Vapotherm Shows Noninferiority to NIPPV for Undifferentiated Respiratory Distress in the Emergency Department

January 29, 2018

The results of the prospective, multi-center randomized controlled trial were published by Doshi and colleagues in January 2018 in Annals of Emergency Medicine titled High-Velocity Nasal Insufflation in the Treatment of Respiratory Failure: A Randomized Clinical Trial. The trial found no difference between the therapies in intubation rates or treatment failure rates. The authors conclude that Vapotherm High Velocity Nasal Insufflation is noninferior to NIPPV for the treatment of adult patients experiencing undifferentiated respiratory failure in the Emergency Department.

At the time of publishing, Vapotherm Hi-VNI® Technology is the only high flow nasal cannula (HFNC) approach that has been shown to be as clinically effective as NIPPV as a tool for treating the signs and symptoms of adult patients experiencing undifferentiated respiratory distress. These data suggest Vapotherm Hi-VNI Technology is a suitable alternative to an NIPPV approach as a non-invasive ventilation strategy.

Dyspnea and respiratory failure are among the top 5 reasons for Emergency Department visits. Clinicians have historically utilized non-invasive positive pressure ventilation (NIPPV) as primary non-invasive therapy for adult patients in respiratory distress. Other tools for the management of these patients include oxygen therapy, high flow nasal cannula (HFNC), and mechanical ventilation with endotracheal intubation.

While HFNC usage has increased in emergency departments and intensive care units, previous clinical studies have reported utility of HFNC in the management of hypoxic patients, who are specifically not hypercapnic. This important clinical trial is a capstone to a body of research led by Vapotherm for refining high flow nasal cannula to have an optimized ventilatory effect, thus enabling the technology to be used in patients requiring support with CO2 ventilation. High Velocity Nasal Insufflation utilizes a small-bore cannula and circuit that facilitates more efficient dead space washout with resultant improvement in ventilation efficiency.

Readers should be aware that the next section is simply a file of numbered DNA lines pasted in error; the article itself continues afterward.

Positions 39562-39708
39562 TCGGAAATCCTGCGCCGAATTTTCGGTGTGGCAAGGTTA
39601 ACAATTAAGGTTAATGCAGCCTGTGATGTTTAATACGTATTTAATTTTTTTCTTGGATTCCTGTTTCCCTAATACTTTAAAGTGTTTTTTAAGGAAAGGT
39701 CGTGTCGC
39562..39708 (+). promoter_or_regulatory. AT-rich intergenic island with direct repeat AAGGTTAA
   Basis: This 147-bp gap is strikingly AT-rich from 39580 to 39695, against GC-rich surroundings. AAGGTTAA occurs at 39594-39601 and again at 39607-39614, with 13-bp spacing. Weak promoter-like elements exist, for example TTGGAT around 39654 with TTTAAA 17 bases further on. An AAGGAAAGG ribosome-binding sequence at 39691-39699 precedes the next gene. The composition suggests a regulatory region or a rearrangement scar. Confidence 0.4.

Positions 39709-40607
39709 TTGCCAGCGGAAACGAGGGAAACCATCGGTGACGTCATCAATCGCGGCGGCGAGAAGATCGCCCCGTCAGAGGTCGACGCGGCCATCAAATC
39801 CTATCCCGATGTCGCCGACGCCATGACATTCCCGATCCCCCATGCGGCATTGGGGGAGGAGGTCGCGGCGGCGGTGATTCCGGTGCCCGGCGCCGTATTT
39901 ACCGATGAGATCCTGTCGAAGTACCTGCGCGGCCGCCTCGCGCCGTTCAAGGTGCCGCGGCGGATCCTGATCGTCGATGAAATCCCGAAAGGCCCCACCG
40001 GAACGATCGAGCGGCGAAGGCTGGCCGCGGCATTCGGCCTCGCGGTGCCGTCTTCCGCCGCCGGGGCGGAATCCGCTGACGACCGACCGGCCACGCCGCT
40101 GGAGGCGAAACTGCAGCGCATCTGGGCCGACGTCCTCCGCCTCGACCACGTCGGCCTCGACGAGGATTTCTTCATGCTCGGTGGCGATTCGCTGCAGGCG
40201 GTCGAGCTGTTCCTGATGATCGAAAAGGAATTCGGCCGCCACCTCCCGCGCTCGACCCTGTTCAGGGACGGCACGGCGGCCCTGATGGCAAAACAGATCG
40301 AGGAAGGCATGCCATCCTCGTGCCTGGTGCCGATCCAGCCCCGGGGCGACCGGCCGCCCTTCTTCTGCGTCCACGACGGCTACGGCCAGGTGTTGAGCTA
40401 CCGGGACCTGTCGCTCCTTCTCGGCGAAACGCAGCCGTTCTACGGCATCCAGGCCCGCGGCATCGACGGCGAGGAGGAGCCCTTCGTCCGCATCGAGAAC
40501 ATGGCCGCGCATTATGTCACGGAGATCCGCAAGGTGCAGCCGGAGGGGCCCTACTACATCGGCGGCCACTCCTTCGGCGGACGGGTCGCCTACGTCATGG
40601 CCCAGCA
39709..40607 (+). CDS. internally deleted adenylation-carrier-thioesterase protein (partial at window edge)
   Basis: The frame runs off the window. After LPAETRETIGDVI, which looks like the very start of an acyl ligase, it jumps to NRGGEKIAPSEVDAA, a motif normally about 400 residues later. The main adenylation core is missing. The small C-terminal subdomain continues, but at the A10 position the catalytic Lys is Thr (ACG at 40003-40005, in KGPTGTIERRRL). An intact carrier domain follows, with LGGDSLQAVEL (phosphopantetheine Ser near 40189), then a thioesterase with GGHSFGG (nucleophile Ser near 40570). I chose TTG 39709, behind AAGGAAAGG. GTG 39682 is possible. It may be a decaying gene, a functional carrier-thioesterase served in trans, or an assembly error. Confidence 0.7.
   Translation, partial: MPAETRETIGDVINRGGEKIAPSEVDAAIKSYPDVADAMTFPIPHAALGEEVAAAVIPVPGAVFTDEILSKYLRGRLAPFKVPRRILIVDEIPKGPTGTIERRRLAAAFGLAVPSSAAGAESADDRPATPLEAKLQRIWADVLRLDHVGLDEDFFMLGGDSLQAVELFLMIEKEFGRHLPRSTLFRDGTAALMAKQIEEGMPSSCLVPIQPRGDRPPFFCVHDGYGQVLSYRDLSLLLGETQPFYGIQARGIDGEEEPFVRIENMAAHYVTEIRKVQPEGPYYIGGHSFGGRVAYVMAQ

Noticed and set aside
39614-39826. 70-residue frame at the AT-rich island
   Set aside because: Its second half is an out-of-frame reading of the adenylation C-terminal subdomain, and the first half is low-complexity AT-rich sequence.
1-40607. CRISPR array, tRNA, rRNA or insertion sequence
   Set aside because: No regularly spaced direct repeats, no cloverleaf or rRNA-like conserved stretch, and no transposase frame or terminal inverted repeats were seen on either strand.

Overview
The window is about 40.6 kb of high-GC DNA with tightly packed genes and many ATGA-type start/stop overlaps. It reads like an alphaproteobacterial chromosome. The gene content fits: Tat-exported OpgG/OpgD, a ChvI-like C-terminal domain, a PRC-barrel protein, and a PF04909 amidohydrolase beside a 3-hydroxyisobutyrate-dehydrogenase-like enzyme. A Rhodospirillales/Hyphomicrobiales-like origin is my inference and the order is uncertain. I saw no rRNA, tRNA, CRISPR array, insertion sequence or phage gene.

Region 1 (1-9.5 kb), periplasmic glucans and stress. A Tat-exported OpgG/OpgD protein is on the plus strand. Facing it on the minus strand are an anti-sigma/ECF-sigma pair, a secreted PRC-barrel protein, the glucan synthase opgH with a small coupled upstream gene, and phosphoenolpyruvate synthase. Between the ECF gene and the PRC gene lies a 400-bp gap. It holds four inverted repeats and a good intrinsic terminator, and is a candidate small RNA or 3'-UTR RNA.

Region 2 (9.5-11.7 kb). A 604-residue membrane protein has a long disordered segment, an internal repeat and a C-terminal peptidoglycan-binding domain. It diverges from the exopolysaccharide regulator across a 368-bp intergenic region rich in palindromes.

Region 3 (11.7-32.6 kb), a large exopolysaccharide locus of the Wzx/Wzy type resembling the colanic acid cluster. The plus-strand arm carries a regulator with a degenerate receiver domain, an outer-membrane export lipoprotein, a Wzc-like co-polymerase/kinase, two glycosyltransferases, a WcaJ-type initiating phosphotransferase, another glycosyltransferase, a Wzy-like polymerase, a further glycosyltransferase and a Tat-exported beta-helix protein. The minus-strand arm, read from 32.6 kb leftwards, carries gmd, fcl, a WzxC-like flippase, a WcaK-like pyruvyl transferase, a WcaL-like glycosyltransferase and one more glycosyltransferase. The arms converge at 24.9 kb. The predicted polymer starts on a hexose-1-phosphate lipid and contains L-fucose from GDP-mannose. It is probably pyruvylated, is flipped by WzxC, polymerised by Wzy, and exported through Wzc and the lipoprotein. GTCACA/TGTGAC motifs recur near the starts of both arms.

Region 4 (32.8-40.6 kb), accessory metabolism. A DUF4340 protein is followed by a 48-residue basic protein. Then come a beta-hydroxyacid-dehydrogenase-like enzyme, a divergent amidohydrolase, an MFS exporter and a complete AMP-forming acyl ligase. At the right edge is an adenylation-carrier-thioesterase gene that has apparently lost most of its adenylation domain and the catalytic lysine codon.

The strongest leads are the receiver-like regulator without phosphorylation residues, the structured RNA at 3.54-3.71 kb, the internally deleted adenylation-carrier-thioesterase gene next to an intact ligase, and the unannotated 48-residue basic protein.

References

1. Weiss AJ, Wier LM, Stocks C, Blanchard J. Overview of Emergency Department Visits in the United States, 2011. Agency for Healthcare Research and Quality; 2014.
2. Doshi, Pratik et al. High-Velocity Nasal Insufflation in the Treatment of Respiratory Failure: A Randomized Clinical Trial. Annals of Emergency Medicine, 2018. Published online ahead of print.
3. Hernandez G, Vaquero C, Gonzalez P, et al. Effect of Postextubation High-Flow Nasal Cannula vs Conventional Oxygen Therapy on Reintubation in Low-Risk Patients: A Randomized Clinical Trial. JAMA. 2016;315(13):1354-1361.
4. Frat JP, Thille AW, Mercat A, et al. High-flow oxygen through nasal cannula in acute hypoxemic respiratory failure. The New England journal of medicine. 2015;372(23):2185-2196.

 

This webpage contains links to third party abstracts and/or publications. With respect to those materials, please note that Vapotherm’s Hi-VNI® technology is a tool for treating the signs and symptoms of respiratory distress in patients for whom prescribers desire to add heat and moisture to breathing gases. The linked materials may describe certain outcomes in relation to the use of Vapotherm’s Hi-VNI Technology, but individual results may vary. Practitioners should refer to the full indications for use and operating instructions of any products referenced herein before prescribing them.
2018-02-22T22:06:48+00:00 Jan 24|Vapotherm Blog|13 Comments

13 Comments

  1. Scott Fritschle, RRT, RCP February 22, 2018 at 7:01 am - Reply